Feverfew For Migraines

Who would have thought that this delicate, feathery plant Feverfew and Migraine Headaches would go hand in hand? As someone who has suffered from them I can attest to the fact that it works. That was the main reason I started growing Feverfew 12 years ago. That one little plant has now spread over many acres into at least a hundred plants. That’s what happens if it goes to seed and the wind scatters the seed.
It grows in my woods and fields where it’s on its own. I don’t water it other than rain water and no fertilizer except what is in the ground, and it flourishes. Feverfew is definitely a no maintenance herb.
Feverfew is also referred to as bachelor’s button, wild quinine, featherfoil, and flirtwort.
Feverfew is masculine and Sagittarius, its planet is Venus, its element is water, and its character is warm, drying, and bitter. Feverfew’s power is protection from colds, fevers, headaches, and accidents.

Feverfew packs a powerful punch with its medicinal properties. It’s not just a pain reducer for migraine headaches. It is an antispasmodic, anti-prostaglandin, vasodilator, laxative, emmenagogue (any drug, herb, or agent that induces or hastens menstrual flow) used to stimulate uterine contractions; relieves dizziness, brain and nerve pressure, increases fluidity of lung and bronchial tube mucus. It’s also used to help alleviate inflammation and discomfort of arthritis and insect bites; helps in relieving flatulence, as a stimulant, and a vermifuge (expels worms).


May inhibit blood clotting:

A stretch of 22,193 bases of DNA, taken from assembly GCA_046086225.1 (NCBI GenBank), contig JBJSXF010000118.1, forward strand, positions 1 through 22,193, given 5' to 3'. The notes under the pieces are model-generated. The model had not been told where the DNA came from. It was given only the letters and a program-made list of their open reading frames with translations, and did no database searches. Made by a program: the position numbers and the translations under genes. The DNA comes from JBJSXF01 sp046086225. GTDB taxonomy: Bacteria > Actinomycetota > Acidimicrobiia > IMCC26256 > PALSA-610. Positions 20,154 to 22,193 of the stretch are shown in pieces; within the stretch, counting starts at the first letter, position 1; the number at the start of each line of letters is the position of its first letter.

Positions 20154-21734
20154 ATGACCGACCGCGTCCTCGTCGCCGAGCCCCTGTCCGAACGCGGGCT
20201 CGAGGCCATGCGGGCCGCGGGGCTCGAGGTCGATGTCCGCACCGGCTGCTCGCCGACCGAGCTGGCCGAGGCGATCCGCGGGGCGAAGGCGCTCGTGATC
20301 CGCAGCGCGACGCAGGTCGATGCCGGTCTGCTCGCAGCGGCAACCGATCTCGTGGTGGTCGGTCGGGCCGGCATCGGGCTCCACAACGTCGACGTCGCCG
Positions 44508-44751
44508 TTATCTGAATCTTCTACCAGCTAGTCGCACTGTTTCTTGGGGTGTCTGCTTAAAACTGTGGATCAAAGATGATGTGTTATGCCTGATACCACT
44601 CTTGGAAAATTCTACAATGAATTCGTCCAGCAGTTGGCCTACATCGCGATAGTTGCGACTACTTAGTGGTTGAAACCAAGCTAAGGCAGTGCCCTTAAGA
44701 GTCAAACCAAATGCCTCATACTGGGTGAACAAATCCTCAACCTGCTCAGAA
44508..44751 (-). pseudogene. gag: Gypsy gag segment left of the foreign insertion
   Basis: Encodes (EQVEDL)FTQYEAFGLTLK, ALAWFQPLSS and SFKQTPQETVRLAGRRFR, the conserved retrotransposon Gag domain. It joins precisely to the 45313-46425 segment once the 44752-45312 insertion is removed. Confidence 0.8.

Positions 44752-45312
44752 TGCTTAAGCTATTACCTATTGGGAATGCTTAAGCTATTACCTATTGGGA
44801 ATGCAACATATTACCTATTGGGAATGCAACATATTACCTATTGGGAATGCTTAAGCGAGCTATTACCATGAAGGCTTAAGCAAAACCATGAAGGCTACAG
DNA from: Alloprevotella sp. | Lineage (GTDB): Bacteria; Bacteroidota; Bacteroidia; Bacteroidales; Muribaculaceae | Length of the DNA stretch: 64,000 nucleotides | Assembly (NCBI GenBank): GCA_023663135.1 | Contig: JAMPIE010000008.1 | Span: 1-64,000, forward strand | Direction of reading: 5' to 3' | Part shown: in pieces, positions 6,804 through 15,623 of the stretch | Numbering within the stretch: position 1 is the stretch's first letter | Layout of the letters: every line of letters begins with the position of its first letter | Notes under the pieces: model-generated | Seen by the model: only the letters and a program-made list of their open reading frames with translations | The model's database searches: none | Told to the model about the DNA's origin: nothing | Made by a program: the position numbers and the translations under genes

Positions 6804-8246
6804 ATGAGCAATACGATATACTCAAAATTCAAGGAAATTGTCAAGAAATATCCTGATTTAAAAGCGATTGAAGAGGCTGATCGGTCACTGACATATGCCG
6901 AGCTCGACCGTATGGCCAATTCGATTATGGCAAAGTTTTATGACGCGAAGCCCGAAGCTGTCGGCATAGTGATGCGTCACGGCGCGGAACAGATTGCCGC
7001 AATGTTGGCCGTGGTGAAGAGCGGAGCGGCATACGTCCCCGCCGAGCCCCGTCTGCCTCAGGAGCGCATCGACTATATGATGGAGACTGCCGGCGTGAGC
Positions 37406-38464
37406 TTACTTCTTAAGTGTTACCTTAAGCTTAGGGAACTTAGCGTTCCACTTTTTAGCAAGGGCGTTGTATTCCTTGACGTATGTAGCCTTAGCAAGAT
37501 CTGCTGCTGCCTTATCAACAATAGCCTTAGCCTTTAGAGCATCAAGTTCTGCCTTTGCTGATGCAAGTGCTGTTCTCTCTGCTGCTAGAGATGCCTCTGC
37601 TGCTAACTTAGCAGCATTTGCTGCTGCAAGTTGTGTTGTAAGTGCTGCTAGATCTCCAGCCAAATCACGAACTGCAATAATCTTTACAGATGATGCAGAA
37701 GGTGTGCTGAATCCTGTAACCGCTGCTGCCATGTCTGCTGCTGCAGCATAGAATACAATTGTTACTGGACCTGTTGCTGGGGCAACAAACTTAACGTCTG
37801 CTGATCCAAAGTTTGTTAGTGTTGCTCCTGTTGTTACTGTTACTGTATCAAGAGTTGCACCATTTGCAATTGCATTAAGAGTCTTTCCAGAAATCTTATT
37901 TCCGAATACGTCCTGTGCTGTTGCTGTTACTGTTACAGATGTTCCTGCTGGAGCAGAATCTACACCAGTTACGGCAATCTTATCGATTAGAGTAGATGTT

Do not use Feverfew if you are on a blood thinner medication or if you have a problem with your blood clotting. Do not use Feverfew if you are pregnant or nursing. Feverfew should not be given to children under age two.
When I first stated using Feverfew as a preventative for migraines, I ate 2 fresh leaves a day. It’s bitter and tastes even worse. I tried wrapping it in a piece of whole grain bread. It was a little better. After talking with an herbalist who uses it everyday she suggested I try it with honey or saut?? the leaves in a bit of olive oil. Mouth ulcers can occur when consuming a large amount of fresh leaves; eating the fresh leaves with honey or saut??ing will olive oil help prevent mouth ulcers. The flowers can be used fresh or dried in a salad.
Harvest leaves prior to plant flowering for optimum potency; the leaves and flowers are used. The leaves may be frozen whole to be used in the winter time.
The leaves can also be used to make tea, tinctures, infusions, compresses, and poultices. The flowers are used in infusions also.
The easiest way to take Feverfew is in the dried state, powdered, in capsule form.
It is an easy herb to grown and is a beautiful addition to you landscape. Remember to deadhead the spent flowers before they go to seed or you’ll have Feverfew growing everywhere.
As you can see its not just Feverfew For Migraine Headaches, but Feverfew for many things.
Before using any herbs for any condition, check with your physician to verify they won’t cause any drug interactions with medications you may be taking, adverse reactions to any medical conditions you may have and that you are not allergic to any of them.

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